Caption: Monday 26 August 2013, Secretariat of the Pacific Community (SPC), Suva, Fiji
BY ASHTOSH SINGH
The Economic Development Division of the Secretariat of the Pacific Community (SPC) is currently conducting a series of regional workshops in an effort to strengthen the capability of Pacific Island countries and territories (PICTs) to: (i) formulate energy policies and plans based on their national energy database; (ii) manage the petroleum sector, particularly its safety and environment challenges, and (iii) improve energy efficiency through appliance labelling and standards.
The three back-to-back workshops are currently being held at the SPC Suva Office from August 19–26 and are attended by representatives of national energy offices, power utilities, petroleum and pricing commissioners and authorities, national and regional oil companies, as well as regional agencies and development partners.
SPC’s Economic Development Division (EDD) Director, John Hogan, said, ‘At the Pacific Energy Ministers’ meeting in 2009, the leaders expressed the need to strengthen national capacity in energy data and information to better inform national and regional energy planning and policy choices.’
The Petroleum Pricing and Basic Health, Safety, Security and Environment Standards Workshop,which began on Thursday 22 August is a follow-up to requests made by PICTs during a similar regional workshop conducted in June 2012. SPC’s Petroleum Adviser, Alan Bartmanovich, stressed that safety is the prime consideration in the petroleum sector. ‘The issues of safety, environment, health and supply security should be non-negotiable and pre-conditions for suppliers that intend to supply fuel to PICTs.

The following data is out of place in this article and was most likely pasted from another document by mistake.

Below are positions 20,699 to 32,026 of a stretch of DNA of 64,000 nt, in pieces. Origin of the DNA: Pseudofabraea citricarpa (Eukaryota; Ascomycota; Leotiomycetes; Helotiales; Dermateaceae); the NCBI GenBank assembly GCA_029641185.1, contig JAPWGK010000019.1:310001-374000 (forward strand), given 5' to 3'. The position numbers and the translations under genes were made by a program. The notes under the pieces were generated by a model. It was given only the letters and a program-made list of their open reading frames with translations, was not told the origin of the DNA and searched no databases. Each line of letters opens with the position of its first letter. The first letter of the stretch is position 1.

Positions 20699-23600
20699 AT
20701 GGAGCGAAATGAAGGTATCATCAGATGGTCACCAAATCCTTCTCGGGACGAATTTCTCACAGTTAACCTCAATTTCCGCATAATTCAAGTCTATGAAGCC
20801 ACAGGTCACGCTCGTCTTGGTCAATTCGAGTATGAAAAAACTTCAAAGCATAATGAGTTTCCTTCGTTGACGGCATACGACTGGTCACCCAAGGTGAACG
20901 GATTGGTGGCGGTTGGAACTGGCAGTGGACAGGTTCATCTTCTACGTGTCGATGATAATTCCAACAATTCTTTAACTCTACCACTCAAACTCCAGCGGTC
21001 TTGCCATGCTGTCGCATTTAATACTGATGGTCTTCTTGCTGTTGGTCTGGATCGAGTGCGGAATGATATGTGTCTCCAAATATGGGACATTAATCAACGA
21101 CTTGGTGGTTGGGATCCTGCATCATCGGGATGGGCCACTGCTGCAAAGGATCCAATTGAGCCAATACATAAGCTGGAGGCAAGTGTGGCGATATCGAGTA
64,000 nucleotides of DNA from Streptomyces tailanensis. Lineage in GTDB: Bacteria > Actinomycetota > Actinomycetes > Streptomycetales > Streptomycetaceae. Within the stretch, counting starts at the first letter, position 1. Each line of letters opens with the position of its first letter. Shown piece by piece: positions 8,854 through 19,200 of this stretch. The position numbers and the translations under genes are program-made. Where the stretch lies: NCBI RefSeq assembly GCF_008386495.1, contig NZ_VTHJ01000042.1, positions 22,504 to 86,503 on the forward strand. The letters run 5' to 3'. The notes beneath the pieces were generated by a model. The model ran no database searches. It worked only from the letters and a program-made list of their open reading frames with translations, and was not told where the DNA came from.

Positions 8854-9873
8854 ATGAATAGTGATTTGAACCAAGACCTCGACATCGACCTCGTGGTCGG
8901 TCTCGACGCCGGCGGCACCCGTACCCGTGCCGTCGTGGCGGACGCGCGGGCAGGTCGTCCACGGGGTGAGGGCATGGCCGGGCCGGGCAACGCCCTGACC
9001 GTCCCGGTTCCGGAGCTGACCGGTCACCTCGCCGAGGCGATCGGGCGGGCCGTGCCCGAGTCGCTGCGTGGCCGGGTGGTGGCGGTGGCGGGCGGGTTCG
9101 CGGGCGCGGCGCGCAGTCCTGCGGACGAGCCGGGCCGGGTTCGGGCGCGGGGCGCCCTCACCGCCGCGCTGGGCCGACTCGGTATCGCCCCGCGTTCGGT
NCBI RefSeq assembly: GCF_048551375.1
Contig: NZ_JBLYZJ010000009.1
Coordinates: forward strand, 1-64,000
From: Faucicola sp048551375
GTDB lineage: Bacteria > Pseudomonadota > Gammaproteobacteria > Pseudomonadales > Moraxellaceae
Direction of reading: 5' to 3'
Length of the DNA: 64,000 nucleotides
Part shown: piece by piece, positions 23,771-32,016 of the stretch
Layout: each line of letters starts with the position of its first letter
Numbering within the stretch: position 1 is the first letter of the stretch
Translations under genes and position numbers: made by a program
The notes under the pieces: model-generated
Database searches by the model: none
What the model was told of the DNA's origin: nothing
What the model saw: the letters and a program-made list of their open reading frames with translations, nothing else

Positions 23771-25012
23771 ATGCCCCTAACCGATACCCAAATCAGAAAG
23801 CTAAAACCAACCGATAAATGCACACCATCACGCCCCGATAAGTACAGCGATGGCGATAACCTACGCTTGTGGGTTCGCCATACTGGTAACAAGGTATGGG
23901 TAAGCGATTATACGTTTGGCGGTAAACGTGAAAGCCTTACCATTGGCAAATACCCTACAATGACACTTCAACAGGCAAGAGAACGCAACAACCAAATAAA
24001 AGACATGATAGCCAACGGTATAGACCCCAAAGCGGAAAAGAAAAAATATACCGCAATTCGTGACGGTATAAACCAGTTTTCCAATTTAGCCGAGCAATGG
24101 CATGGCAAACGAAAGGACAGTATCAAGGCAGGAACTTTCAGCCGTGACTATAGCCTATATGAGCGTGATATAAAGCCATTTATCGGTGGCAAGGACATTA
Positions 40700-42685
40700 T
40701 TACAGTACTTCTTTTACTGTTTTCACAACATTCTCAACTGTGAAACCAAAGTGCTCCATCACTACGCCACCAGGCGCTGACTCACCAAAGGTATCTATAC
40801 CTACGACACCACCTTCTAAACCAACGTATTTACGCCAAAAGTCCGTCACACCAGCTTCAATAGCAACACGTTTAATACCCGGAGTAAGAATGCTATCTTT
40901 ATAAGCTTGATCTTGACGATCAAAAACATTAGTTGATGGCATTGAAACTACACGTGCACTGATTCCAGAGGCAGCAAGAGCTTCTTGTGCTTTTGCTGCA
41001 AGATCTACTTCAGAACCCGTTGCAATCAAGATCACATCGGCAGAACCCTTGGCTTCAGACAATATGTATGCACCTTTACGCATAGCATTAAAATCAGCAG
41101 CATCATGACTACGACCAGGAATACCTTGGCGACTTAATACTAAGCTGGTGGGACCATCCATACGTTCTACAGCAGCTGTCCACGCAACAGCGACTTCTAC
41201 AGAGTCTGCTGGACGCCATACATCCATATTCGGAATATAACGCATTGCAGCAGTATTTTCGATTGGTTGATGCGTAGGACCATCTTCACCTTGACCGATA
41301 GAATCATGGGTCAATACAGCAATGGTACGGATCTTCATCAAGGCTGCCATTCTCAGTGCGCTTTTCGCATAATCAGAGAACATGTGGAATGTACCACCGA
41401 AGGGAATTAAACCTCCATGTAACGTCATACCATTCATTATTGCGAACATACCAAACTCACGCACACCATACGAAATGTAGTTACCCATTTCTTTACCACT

The workshop participants appreciated SPC’s petroleum advisory services, such as the reviewing of the petroleum pricing templates. The advice has proven extremely beneficial for PICTs. A 2011 review of Tonga’s petroleum and liquefied petroleum gas pricing templates has led to savings of approximately 2.5 million pa’anga per year.
The workshop and steering committee meeting for the Australian government-funded programme Pacific Appliance Labelling and Standards (PALS) is today (26 August). Participants will discuss country updates on progress and challenges and several other initiatives, including legislation and synergies with parallel projects, such as the International Union for Conservation of Nature’s energy efficiency programmes.
‘Energy efficiency continues to be a top priority in SPC’s effort to enhance energy security in our region. The use of energy efficient appliances through mandatory performance standards and energy labelling implemented by SPC’s PALS programme has gained significant support from PICTs, and promising advancements have been made, particularly in Kiribati, Samoa and Tonga,’ John Hogan said.
‘It is pleasing to note the level of support to this programme. The cabinets of Vanuatu and, more recently, Solomon Islands have approved the implementation of PALS in their respective countries,’ said Makereta Sauturaga, Project Manager for PALS.